Life in Yakville - non-fiction
Life is full of adventure. The most memorable moments in life can be the most sweet or the most bitter, depending on how we respond. Memorable moments can energize us or discourage us. I believe that I have more reasons to thank God for giving me colorful experiences and helping me to take difficult situations to encourage myself.
Whenever I remember those moments I always like to encourage myself not to lose hope even in the darkest moments of life.
One of my darkest moments was when I was nine years old. I lived in Yakville, a remote jungle area where yaks graze. My family lived six or seven hours’ walk from
Yakville and came once a week to check on the yaks and me. The only other people nearby were other yak keepers who lived three or four miles away. My family took care of the cows and sheep, and my job was to take care of the yaks.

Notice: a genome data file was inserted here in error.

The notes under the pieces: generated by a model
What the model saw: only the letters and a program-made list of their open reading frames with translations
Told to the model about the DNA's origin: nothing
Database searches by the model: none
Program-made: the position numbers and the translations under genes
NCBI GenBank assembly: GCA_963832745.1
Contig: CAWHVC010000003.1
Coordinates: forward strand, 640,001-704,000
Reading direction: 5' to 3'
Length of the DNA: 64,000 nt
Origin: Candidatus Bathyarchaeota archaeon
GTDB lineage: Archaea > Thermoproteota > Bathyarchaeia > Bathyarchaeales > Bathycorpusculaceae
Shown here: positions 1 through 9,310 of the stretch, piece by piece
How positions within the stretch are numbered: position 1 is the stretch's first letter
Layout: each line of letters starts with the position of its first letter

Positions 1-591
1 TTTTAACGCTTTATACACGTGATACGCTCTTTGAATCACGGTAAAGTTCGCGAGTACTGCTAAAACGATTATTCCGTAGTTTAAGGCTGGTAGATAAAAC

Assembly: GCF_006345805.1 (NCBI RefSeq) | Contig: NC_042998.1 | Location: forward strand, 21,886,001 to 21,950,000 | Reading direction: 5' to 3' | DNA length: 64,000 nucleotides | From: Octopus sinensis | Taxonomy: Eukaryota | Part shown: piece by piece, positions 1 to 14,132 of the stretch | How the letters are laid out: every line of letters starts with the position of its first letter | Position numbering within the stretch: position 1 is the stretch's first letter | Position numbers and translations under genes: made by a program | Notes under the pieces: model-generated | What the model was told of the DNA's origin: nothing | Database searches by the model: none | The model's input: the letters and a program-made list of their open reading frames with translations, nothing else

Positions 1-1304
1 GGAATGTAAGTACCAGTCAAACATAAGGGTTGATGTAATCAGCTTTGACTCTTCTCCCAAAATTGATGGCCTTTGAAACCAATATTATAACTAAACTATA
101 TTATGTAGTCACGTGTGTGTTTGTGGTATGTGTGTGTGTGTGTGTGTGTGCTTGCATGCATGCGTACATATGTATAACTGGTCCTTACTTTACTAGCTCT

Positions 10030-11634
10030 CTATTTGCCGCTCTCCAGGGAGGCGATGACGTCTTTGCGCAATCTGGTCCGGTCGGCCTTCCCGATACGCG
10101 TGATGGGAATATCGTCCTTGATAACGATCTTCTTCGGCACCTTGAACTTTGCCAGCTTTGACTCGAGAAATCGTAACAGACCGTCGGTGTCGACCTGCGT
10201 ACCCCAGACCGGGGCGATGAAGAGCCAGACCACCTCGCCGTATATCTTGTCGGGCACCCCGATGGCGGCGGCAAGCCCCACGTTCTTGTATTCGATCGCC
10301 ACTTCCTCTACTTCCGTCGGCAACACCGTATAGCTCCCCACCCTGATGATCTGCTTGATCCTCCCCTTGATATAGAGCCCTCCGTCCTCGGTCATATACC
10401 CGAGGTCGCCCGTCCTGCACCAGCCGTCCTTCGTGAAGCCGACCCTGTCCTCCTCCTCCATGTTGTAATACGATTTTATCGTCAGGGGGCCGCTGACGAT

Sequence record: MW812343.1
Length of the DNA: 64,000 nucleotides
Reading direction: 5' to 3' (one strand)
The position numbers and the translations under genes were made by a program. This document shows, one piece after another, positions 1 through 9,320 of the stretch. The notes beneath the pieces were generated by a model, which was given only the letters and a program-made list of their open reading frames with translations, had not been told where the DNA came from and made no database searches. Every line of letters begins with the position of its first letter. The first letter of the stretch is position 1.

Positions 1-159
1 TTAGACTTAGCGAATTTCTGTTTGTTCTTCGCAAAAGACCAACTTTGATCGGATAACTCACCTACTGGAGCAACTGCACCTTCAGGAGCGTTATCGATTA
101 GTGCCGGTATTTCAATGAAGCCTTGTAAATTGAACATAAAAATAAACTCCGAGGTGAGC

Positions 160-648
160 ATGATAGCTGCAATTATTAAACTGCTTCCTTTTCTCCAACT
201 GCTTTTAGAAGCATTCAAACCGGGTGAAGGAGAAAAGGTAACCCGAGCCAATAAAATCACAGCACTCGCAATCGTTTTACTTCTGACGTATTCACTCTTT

My favorite yak was Dawa, the leader. At night I would whistle, and my yaks would come find me and sleep near me as I crept in a cave or slept on a fallen tree or a boulder. I carried a thick stick to protect the younger yaks from bears, tigers and cheetahs and wore a khukuri, a two foot long knife, sheathed in a wooden case in my belt. I never had to fight a wild animal, but I have had to yell at cheetahs or bears to scare them away from the yaks. My regular task each morning was to fill up a giant tank with water from a nearby stream. One morning I got up and took my water vessel with me and headed to the springs to bring fresh water. The sun was shining brightly. I was singing my favorite song
“Resham phiree, Rasham phiriree.” As I repeated that song four or five times, I got to the stream and began filling my water jar. It would usually take me six or seven trips to fill up the yaks’ water tank. Suddenly a giant dog appeared. It was about double my size.
That dog lunged at me. I was helpless because I did not have my stick or my khukuri, so I tried to run away. He growled and snarled